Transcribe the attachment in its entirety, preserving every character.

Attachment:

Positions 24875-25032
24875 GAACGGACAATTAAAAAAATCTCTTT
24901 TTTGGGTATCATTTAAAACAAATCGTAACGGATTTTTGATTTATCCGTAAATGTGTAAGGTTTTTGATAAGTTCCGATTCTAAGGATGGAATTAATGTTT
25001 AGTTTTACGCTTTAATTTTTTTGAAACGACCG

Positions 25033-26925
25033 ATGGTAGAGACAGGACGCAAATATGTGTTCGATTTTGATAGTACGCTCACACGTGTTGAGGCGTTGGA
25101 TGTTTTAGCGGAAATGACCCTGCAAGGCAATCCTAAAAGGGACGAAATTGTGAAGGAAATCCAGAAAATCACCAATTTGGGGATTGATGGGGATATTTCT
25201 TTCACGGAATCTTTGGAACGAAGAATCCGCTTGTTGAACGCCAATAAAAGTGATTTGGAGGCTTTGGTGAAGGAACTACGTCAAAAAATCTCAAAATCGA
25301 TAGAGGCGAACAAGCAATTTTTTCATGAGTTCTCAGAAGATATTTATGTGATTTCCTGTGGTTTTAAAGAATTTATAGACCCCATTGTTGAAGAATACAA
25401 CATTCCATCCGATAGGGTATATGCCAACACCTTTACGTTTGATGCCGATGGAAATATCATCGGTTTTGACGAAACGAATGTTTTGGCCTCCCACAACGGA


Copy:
Positions 24875-25032
24875 GAACGGACAATTAAAAAAATCTCTTT
24901 TTTGGGTATCATTTAAAACAAATCGTAACGGATTTTTGATTTATCCGTAAATGTGTAAGGTTTTTGATAAGTTCCGATTCTAAGGATGGAATTAATGTTT
25001 AGTTTTACGCTTTAATTTTTTTGAAACGACCG

Positions 25033-26925
25033 ATGGTAGAGACAGGACGCAAATATGTGTTCGATTTTGATAGTACGCTCACACGTGTTGAGGCGTTGGA
25101 TGTTTTAGCGGAAATGACCCTGCAAGGCAATCCTAAAAGGGACGAAATTGTGAAGGAAATCCAGAAAATCACCAATTTGGGGATTGATGGGGATATTTCT
25201 TTCACGGAATCTTTGGAACGAAGAATCCGCTTGTTGAACGCCAATAAAAGTGATTTGGAGGCTTTGGTGAAGGAACTACGTCAAAAAATCTCAAAATCGA
25301 TAGAGGCGAACAAGCAATTTTTTCATGAGTTCTCAGAAGATATTTATGTGATTTCCTGTGGTTTTAAAGAATTTATAGACCCCATTGTTGAAGAATACAA
25401 CATTCCATCCGATAGGGTATATGCCAACACCTTTACGTTTGATGCCGATGGAAATATCATCGGTTTTGACGAAACGAATGTTTTGGCCTCCCACAACGGA